Though defensive coordinators might still label it as such, the nickel corner position is no longer a subpackage role in the NFL. With the proliferation of spread formations and wide open passing offenses, a team’s third cornerback often finds himself on the field for 60 to 65 percent of the defensive snaps in a game. Having a capable slot defender or two is critical to a team’s pass defense. Fortunately the Bills have more than their share of candidates to fill the position. The question is which cornerback will win the job coming out of training camp?
Bills GM Buddy Nix subscribes to drafting a cornerback every year. This past spring he drafted two, just as he did in 2011. What it’s provided Buffalo’s defense is a solid mix of youth and experience in what looks to be a four-man competition for the top job in the slot.
Buffalo’s first fourth-round pick in April was an impressive performer in OTAs and minicamp. Equipped with the fastest feet in the entire Bills secondary, Brooks also has the compact frame necessary to change direction at lightning-quick speed to mirror slot receivers.
Brooks is still learning on the job, but after being given a high workload of reps in the spring practices the LSU product looked like he belonged.
“That’s the way I learn,” he said. “I’m better going out there and doing it and getting reps at it. Whatever the coaches feel like they want to do with me and how they feel they need to play me I’ll do it.”
More must be learned about Brooks’ game when the pads go on, but if he can carry the momentum he generated from the spring through training camp, he could be a legitimate challenger for the nickel role.
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However, after McGee pulled his hamstring on the first defensive play of the season the plan went out the window. He returned later in the season, but went on injured reserve with a torn patellar tendon in his knee in Week 11. Now the 10-year veteran is just trying to get healthy to compete in training camp.
“I’m shooting for training camp,” said McGee. “Hopefully I’ll be 100 percent and be able to go out there and compete for a job.”
McGee has been one of the most consistent cornerbacks on the roster over the last decade, which explains why he’s the elder statesman of the cornerback contingent. He’s played the slot effectively in the past. If his health is up to par, McGee can be a very viable candidate and lend valuable experience to a cornerback corps that is much younger than it used to be.
The former first-round pick is coming off a season where in most cases his coverage was tight, but his timing to make plays on the ball was not. McKelvin gave up his share of big plays in the passing game last season, when there were an unusually high number of them collectively by the secondary.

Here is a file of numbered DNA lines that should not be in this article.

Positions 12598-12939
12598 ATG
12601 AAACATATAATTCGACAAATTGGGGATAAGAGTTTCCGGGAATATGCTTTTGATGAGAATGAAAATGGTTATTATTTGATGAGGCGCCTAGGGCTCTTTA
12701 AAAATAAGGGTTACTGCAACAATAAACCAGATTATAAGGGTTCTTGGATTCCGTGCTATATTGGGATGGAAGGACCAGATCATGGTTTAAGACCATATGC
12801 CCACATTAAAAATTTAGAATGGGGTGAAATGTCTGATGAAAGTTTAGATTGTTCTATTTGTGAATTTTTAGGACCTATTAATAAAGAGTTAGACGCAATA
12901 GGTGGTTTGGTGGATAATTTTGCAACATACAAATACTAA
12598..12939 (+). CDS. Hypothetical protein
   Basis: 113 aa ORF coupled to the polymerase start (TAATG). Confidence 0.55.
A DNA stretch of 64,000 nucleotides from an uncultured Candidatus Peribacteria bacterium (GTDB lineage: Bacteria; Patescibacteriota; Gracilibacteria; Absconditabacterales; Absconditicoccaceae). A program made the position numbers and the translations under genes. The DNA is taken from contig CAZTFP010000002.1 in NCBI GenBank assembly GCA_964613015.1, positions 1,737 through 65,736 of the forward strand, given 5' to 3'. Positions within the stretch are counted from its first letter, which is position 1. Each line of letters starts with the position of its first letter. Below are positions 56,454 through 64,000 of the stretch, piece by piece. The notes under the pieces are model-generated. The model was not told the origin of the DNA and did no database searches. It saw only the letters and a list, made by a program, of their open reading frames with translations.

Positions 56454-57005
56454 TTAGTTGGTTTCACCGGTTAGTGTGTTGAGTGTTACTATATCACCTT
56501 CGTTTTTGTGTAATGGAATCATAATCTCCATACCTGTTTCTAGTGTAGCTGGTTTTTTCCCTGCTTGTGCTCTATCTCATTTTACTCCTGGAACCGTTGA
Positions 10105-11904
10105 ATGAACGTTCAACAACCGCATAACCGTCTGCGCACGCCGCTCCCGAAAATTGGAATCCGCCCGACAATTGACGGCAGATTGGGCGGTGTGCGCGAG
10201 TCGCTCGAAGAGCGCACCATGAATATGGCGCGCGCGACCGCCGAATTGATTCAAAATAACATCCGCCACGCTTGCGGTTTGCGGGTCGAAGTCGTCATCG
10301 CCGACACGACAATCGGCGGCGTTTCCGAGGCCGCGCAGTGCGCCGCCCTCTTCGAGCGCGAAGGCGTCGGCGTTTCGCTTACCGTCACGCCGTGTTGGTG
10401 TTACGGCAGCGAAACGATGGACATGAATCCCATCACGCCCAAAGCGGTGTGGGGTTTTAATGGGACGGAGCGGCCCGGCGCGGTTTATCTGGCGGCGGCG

McKelvin was used a good deal in the slot in spring practices and still has the elite physical skills that made him a first-round draft choice five years ago. Perhaps the defensive staff feels using him in the short to intermediate area where slot receivers generally travel could maximize those skills more effectively.
“Last year I didn’t play the nickel,” said McKelvin. “I know I can play on the field in nickel situations and they’re just trying to work me in. I never had a chance to ever try to be in there out of the four years that I’ve played. It’s just a chance to go inside and do what I can do.”
McKelvin had a few good days during OTAs, and he’s still a candidate to start outside at cornerback. Consistency in his game has been what Buffalo’s defensive staff has waited on with McKelvin. If he can put it together in an all-important contract year the nickel job could be his.
With McGee missing long stretches of the 2011 season, then rookie Justin Rogers got a good dose of playing time and performed well in the nickel and other subpackage roles for Buffalo’s defense. His first career interception came off Tim Tebow in the Week 16 shellacking of the Broncos (40-14).
Rogers came into the spring camps with another five to seven pounds of lean muscle on his frame. The benefits of the OTAs and minicamp for Rogers, who did not have those practices last offseason as a rookie (NFL lockout), were obvious and only enhanced his confidence in playing the slot.
“I’m really comfortable,” said Rogers. “Last year it was something new to me because I played it a little bit in college, but not as heavily as I did last year. I became really comfortable with it and I like it. There is an art to it that I am still learning, but I am getting used to it.”
Rogers was among the more impressive slot corners in the spring. A strong training camp could ultimately give Rogers the nod this fall.
Head coach Chan Gailey believes that competition makes everyone better and with four legit candidates in the fold for the slot corner spot, the battle figures to be heated.